Final Fantasy X: Journey toward a Community

When I started my Final Fantasy X Playthrough, I really only had one goal in mind. That goal was to do what I usually do, and use the game to demonstrate what the blind are willing to go through to game, and what made the game playable in the first place. That was its only intent. What I didn’t expect, though, is what happened, and that’s what we’re here to talk about today. Even as I write this, I am still mulling over my feelings now that it has concluded, and that is a good thing in a lot of ways. I will now attempt to put this all down as best I can. Here’s hoping I do a decent job.

The things I began playing the game to do actually happened almost right away. I wanted to demonstrate the patience required to play the game blind, so I did by allowing myself to wander until I found my next objective, or the next item I needed, in the beginning. I wanted to demonstrate the bits that aren’t so accessible, and I did that by talking about the sphere grid, and the cloisters of trials. I showed the world how the combat system was very accessible, since every attack from every monster sounded different, and combat menus could be memorized to determine whose turn it currently was. After all this, the accessibility demonstration portion was basically over, aside from questions that came from newcomers now and again. I had effectively done the job I set out to do with this game. As it happened, though, I wasn’t done just yet.

I have had a long history with Final Fantasy X. I have, in fact, beaten the game twice before, utilizing help from the sighted only in the parts where it is absolutely required to proceed. So, as I was demonstrating all these things to my viewers, I was drawn to play it again. I was committed to sticking it out, and at first, content to just beat the main game, the same thing I had done before, on stream. I figured it’d be a pretty neat idea. But then, something I didn’t expect started to happen.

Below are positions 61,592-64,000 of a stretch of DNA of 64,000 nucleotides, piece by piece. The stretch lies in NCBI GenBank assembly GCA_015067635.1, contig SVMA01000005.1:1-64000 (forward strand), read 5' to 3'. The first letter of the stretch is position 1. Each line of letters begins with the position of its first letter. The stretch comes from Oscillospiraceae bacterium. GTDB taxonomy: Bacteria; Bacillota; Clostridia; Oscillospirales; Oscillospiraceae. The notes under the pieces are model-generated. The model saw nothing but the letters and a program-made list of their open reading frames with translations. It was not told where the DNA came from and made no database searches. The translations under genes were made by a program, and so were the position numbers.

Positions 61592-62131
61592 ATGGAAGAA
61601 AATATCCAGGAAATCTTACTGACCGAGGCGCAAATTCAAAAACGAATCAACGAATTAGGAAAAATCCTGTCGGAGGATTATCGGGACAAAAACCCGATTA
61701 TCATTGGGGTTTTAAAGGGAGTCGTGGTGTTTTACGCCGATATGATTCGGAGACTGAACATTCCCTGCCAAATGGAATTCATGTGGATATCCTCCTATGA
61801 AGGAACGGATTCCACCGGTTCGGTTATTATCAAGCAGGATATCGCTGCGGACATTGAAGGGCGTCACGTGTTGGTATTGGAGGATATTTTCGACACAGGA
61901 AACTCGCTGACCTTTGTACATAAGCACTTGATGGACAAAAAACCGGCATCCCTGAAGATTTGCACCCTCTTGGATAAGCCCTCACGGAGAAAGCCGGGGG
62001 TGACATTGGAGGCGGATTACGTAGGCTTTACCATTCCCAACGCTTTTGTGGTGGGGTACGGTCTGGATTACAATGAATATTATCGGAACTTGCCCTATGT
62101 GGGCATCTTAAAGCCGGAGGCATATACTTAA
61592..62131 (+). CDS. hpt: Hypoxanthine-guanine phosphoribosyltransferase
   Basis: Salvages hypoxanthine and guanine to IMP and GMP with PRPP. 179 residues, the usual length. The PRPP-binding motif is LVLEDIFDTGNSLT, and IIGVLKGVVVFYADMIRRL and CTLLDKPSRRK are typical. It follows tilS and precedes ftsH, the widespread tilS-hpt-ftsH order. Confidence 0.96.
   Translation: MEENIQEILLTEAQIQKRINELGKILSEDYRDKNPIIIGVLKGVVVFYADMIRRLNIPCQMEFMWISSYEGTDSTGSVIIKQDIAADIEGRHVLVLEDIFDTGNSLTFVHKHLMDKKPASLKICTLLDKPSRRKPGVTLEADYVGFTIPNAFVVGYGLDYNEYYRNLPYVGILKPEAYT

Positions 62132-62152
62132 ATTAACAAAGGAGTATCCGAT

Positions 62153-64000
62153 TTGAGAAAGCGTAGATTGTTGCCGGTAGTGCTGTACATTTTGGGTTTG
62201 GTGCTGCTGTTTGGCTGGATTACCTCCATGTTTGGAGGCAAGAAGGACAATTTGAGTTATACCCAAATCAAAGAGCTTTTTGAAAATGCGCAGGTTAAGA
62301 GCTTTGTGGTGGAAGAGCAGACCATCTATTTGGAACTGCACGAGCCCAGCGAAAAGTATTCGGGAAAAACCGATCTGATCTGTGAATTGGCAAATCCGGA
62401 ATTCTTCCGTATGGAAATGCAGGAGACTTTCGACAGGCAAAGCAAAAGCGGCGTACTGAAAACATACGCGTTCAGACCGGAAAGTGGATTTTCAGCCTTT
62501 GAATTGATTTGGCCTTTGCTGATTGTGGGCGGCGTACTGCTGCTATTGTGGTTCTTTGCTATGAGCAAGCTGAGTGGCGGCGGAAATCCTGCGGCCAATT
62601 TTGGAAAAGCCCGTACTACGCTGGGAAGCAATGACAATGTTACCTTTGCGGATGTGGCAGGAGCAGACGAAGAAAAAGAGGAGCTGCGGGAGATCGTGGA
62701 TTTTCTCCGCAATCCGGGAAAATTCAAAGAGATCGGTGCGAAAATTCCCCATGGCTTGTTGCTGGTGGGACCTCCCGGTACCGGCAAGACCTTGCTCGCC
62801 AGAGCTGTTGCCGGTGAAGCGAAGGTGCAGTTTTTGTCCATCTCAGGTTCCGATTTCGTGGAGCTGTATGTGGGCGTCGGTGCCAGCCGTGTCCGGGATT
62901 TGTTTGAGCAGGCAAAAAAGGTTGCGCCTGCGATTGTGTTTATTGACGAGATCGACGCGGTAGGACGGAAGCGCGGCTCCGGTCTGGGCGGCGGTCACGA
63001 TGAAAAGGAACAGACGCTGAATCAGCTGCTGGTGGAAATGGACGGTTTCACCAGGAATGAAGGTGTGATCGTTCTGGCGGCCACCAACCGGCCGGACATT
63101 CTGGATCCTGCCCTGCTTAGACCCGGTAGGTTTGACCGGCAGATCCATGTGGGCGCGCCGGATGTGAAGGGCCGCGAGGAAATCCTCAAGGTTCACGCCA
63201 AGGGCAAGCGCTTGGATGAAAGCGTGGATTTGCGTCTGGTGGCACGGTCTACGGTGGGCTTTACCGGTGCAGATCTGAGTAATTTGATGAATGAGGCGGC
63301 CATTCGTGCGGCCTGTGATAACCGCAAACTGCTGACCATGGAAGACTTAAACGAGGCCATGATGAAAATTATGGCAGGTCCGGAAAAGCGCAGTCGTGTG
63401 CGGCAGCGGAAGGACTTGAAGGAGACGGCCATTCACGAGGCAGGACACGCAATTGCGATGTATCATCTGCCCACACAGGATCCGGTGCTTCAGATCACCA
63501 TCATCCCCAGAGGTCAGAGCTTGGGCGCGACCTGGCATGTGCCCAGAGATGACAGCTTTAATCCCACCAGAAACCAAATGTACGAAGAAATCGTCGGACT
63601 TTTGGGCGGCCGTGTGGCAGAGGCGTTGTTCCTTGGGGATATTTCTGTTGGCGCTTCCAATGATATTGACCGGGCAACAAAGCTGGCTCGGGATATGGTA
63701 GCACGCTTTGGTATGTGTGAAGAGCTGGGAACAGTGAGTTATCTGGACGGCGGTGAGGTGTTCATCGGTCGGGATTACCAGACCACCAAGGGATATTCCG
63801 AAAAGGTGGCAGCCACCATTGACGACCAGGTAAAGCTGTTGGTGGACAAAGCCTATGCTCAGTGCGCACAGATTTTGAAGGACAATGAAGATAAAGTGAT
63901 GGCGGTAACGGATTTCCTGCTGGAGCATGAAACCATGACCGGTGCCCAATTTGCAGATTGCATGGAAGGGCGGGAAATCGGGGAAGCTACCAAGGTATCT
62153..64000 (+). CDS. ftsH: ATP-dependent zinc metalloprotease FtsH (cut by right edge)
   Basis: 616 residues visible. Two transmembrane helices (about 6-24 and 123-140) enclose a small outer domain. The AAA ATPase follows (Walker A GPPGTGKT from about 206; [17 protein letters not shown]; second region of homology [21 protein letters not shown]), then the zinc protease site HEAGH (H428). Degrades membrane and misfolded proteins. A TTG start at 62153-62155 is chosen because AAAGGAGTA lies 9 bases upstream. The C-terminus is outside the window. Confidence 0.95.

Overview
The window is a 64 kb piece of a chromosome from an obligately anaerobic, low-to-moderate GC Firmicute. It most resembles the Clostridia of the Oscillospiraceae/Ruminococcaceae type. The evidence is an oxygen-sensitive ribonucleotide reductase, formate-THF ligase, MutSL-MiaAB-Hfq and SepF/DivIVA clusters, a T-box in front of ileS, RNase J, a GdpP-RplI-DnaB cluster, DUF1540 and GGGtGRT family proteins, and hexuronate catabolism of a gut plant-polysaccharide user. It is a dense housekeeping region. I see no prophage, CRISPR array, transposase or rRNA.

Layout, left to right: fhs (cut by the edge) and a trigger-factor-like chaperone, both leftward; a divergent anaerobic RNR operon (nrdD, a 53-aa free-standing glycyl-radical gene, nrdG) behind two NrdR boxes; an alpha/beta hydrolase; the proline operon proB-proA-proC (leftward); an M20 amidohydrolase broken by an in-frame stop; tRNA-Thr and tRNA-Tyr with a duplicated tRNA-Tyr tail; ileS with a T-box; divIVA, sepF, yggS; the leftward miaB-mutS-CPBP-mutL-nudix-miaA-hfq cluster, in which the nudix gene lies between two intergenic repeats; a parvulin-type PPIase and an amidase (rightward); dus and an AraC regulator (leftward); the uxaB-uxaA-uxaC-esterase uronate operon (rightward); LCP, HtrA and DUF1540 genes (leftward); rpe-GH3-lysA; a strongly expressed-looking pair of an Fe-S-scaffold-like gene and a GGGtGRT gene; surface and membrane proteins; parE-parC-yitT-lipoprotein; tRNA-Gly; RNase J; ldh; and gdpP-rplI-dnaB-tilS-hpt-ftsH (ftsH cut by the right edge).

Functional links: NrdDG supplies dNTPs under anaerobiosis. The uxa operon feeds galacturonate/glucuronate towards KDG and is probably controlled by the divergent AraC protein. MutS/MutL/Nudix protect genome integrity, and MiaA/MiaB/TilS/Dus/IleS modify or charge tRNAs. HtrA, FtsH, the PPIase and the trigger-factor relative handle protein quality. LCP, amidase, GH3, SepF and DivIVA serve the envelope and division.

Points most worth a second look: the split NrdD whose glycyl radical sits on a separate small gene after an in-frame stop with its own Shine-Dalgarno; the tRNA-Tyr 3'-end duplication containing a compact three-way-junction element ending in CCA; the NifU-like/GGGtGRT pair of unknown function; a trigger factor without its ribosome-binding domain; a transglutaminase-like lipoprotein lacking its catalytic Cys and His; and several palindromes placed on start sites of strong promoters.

Gradually, as the playthrough went on, its identity began to change. Except for those previously-mentioned newcomers, I didn’t have to explain anything anymore. My viewers made 3 things very clear to me. They got it, they respected it, and they wanted to help. Before I knew it, people were pointing me in the right direction for our next objective, or shouting for me to stop because I had just walked past that save point and they didn’t want me to miss it. At first, while I appreciated these gestures, it didn’t quite hit me what was happening. I admit I took them as temporary kindnesses, and didn’t intend to ask for or expect more help than what I absolutely needed help with.

The thing is, the level of connection people had to the playthrough, and the level of assistance they offered, kept increasing. It started to click with me that this was something special, and so I eventually put up the idea of doing all the endgame content I had never been able to do on my own so long as the viewership was willing to continue to help me in the ways that they had. Not only did they agree, they agreed immediately. They were completely into the idea, and wanted to help see it through. And that, if you ask me, is when the real journey began.

The Final Fantasy X playthrough had become a collaborative event. It had morphed from being a thing I was doing to make a point or 2, into a thing that all of us were doing together. Now, people weren’t just telling me where that save point was, or which way I should start walking to get into a new area. Now they were telling me how many dark matter I had, where I could find that monster in the monster arena, and how I as a blind person could play the necessary mini game required to get a few ultimate weapons. To continue to put some perspective on the level of caring and collaboration that existed here, one viewer had started trying to think of a way to build a servo mechanism that would attach to a webcam, and automatically press the X button when lightning flashed in the Thunder Planes, just because he wanted me to be able to complete an in-game challenge related to an ultimate weapon. Those who were knowledgeable about Final Fantasy X were giving me tips on how to farm things easier, and suggestions about ways to fight monsters, and start building my stats for the endgame. If a suggestion created any kind of accessibility trouble for me, we discussed it, and I think a lot of enlightenment came out of those talks.